Unions do that all the time for their members by filing grievances. Usually those employees are not college graduates that should know how to protect themselves and get their disputes settled, professionally, as any teacher should know how to do. Even if teachers are members of a union, they should be able to protect themselves within any organization, officially, one on one within the “system”. And if a bunch of teachers feel they have experienced the same mistreatment then there should be a large number of official records to reflect such concerns. Or of course their union can take up the issue, very officially as well.

Permit me to offer an example of how such an official record could be maintained, a computerized record. Any teacher should have access to their official record, anytime, through password protected computer access. Any supervisor, official supervisor in a well-defined by BOE policy directive, should have the same access to any teacher’s record. Allowing unauthorized access to others of such records should be considered a very serious violation of BOE policy, period.

An official complaint can easily be launched, officially, by inserting that written complaint by a teacher IN THE TEACHERS OFFICIAL RECORD. A teacher can “write a blog” if they so choose to do so, but in a permanent record. Then “comments on that blog” can be inserted into that record as well, in writing. Such comment by a supervisor COULD SAY, “I have reviewed the complaint and have resolved it by ……..” That’s it, dispute resolved, officially and in writing and life moves on for both parties.

Ah, you say, what if the teacher still wants to take the dispute to a higher level. Fine, write in the comments to that “blog” (a very official one) why one disagrees and request, in the “blog” further review and action (stating what action is requested) on up the chain of command. Hell such a written record could be pushed, step by step all the way up the chain of command.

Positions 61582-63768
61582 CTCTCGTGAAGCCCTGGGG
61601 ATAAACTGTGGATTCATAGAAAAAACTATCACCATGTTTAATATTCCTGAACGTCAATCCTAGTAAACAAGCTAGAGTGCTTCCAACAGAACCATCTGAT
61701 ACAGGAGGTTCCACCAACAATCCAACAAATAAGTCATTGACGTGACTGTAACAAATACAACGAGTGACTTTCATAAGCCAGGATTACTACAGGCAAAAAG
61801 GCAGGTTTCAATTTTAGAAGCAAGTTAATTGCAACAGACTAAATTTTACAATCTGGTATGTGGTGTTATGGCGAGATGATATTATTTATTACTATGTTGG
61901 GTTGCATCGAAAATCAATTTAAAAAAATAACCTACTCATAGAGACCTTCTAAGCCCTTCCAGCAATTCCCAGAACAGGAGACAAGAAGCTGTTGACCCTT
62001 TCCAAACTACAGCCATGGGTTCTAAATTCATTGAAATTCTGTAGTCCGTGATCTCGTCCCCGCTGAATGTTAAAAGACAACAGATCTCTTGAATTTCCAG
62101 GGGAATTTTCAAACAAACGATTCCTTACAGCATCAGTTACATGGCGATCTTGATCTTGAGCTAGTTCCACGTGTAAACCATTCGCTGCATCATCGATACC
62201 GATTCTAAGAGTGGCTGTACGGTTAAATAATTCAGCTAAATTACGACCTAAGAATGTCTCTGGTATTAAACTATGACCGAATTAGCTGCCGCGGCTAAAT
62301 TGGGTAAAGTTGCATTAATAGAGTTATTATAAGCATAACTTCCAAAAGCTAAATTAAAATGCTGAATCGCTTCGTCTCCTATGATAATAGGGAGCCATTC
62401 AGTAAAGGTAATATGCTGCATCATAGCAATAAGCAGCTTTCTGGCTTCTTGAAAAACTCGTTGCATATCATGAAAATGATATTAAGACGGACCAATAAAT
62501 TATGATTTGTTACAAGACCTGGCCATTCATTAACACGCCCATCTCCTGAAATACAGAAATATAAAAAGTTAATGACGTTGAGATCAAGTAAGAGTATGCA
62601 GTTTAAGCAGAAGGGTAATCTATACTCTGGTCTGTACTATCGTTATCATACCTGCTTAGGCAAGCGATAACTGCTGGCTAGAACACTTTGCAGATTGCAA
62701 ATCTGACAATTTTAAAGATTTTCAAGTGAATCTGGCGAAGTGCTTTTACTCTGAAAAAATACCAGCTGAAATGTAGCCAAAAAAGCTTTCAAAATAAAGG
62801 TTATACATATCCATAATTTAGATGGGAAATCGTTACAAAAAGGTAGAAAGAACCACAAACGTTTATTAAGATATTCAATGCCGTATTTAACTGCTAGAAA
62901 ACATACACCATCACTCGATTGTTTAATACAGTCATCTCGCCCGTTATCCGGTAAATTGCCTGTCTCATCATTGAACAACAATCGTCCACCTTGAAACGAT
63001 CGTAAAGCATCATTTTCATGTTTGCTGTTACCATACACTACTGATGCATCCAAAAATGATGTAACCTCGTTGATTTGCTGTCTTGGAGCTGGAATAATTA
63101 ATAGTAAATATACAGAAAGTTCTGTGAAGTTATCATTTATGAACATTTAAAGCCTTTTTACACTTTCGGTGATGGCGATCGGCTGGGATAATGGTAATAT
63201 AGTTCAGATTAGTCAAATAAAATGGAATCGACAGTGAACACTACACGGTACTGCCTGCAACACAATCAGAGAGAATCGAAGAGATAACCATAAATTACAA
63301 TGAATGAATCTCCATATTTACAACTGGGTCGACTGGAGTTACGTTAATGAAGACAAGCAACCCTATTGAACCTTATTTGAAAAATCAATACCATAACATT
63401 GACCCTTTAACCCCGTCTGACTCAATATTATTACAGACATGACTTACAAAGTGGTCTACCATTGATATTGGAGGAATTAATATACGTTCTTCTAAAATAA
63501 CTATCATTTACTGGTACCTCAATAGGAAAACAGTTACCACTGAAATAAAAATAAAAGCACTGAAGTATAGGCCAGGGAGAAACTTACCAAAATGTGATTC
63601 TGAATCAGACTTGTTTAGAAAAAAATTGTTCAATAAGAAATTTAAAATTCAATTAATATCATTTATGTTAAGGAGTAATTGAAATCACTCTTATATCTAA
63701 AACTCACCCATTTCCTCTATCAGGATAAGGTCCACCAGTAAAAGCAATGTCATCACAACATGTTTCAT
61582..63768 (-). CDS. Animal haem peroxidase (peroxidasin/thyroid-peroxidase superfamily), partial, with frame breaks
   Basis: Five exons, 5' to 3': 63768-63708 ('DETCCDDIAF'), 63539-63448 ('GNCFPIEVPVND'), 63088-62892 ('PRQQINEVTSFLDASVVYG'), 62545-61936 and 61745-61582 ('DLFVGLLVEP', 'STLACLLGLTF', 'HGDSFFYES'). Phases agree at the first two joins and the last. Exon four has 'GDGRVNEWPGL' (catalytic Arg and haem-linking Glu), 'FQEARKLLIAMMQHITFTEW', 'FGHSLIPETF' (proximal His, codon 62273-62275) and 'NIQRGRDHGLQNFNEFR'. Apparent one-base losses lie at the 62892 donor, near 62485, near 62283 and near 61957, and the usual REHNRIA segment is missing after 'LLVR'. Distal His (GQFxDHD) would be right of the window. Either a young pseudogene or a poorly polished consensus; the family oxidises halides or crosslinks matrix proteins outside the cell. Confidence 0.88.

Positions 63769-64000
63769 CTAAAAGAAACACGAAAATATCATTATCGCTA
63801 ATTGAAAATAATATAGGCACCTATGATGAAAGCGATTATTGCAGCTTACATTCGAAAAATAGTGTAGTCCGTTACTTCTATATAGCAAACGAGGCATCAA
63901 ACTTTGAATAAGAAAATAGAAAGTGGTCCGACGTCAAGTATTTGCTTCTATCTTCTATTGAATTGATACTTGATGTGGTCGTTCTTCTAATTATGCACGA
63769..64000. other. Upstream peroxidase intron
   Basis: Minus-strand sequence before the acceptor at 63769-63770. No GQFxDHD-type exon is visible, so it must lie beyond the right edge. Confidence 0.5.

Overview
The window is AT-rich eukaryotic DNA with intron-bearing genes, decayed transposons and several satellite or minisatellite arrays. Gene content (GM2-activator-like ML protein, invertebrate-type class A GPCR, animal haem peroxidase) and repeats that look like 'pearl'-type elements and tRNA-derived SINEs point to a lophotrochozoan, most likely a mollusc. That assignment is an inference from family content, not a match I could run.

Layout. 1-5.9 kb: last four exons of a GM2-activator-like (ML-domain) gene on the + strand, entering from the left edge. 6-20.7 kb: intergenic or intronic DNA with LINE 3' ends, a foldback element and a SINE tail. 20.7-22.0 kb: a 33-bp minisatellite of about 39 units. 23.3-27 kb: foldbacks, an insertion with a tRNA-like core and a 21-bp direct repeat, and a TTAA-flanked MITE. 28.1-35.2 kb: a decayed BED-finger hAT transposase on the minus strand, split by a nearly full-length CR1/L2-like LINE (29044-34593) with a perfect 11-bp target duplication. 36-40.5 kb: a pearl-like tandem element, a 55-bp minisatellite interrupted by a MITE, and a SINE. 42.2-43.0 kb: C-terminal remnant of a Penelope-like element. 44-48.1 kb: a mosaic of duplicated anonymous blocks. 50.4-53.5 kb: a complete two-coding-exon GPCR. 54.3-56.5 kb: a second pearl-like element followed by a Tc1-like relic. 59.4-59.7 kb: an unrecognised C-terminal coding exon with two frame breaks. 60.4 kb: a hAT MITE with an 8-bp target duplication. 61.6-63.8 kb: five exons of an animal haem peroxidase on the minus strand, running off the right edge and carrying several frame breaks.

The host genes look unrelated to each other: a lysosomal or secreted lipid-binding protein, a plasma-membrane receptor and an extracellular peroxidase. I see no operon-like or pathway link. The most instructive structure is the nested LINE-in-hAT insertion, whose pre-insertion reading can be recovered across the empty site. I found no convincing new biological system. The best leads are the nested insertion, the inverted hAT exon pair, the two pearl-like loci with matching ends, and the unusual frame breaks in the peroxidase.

Some would say such a system is far too onerous. Some employees will misuse the system and think every little thing must go all the way to the Superintendent to resolve all trivial matters. Not so in my view. A supervisor can state, in writing, “That’s it” and the dispute goes no higher, officially and the case is officially closed. Of course the teacher or other employee can write all they want in THEIR official record, computerized with lots of memory space, but no further action would be required by the chain of command in that particular case.

One more point. Such computer records must be “read only” protected. Once someone hits “enter” to a written complaint or comment to same, that’s it, it is part of the official record and NO ONE can go back and change it, period.

I also see no reason that student disputes cannot be so computerized as well as long as they have an adult (a parent or guardian) acknowledge and be responsible for such comments in such records, each entered comment or complaint. Kids, students should not be expected to participate in such a formal process, even high school students. Formal disputes must be adult to adult disputes, not kids complaining about other kids or other adults.